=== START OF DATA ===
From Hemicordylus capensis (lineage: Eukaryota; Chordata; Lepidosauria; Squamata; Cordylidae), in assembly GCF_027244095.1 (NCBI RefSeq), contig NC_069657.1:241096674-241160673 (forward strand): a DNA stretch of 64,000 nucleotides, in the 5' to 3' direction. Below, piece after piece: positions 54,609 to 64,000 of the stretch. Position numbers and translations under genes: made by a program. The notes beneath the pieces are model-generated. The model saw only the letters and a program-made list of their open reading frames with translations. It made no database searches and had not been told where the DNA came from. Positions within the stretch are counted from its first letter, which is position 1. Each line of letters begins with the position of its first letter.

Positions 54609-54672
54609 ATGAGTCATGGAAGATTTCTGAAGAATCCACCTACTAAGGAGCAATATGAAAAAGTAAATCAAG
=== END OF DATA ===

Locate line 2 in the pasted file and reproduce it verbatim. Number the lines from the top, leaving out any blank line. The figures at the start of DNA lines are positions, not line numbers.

Positions 54609-54672